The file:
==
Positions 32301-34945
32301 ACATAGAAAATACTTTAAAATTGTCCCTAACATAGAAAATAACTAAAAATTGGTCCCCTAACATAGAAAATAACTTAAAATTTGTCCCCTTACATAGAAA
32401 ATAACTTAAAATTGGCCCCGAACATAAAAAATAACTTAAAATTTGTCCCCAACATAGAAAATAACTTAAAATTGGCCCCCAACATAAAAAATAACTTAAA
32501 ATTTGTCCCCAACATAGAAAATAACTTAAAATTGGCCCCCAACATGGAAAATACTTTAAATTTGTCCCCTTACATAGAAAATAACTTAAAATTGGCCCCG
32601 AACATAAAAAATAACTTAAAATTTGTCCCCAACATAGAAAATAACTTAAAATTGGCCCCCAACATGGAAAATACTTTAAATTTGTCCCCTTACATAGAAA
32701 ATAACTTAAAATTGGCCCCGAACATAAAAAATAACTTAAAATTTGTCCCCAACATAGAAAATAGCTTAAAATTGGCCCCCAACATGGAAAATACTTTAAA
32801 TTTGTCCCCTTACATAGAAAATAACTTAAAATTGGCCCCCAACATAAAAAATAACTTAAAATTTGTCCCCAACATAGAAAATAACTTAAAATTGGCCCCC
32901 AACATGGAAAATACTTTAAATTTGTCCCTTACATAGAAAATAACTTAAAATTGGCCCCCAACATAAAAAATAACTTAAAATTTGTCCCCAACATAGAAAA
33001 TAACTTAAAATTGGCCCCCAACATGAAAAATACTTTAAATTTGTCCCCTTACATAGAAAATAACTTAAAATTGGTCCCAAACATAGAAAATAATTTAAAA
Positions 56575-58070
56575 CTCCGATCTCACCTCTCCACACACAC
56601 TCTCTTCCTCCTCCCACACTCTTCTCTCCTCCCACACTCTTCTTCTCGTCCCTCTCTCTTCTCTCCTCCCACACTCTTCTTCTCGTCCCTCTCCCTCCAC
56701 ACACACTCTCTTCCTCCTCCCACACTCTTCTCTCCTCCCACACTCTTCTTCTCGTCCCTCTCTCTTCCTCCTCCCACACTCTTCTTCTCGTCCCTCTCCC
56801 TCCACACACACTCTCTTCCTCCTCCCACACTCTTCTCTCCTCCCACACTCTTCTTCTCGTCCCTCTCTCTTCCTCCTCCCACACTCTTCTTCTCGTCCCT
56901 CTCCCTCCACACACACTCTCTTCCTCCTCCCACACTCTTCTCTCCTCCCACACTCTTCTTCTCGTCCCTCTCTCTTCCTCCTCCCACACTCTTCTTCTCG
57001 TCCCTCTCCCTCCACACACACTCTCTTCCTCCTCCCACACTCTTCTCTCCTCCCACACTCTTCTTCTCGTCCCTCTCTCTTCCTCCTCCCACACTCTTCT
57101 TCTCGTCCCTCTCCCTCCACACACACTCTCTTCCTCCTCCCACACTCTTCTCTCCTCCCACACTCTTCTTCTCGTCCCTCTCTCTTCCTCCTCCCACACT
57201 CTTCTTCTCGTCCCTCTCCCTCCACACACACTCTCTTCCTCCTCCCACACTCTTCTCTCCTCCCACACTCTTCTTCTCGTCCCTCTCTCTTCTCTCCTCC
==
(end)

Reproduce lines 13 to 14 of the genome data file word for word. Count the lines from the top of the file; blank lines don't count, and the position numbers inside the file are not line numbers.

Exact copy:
56701 ACACACTCTCTTCCTCCTCCCACACTCTTCTCTCCTCCCACACTCTTCTTCTCGTCCCTCTCTCTTCCTCCTCCCACACTCTTCTTCTCGTCCCTCTCCC
56801 TCCACACACACTCTCTTCCTCCTCCCACACTCTTCTCTCCTCCCACACTCTTCTTCTCGTCCCTCTCTCTTCCTCCTCCCACACTCTTCTTCTCGTCCCT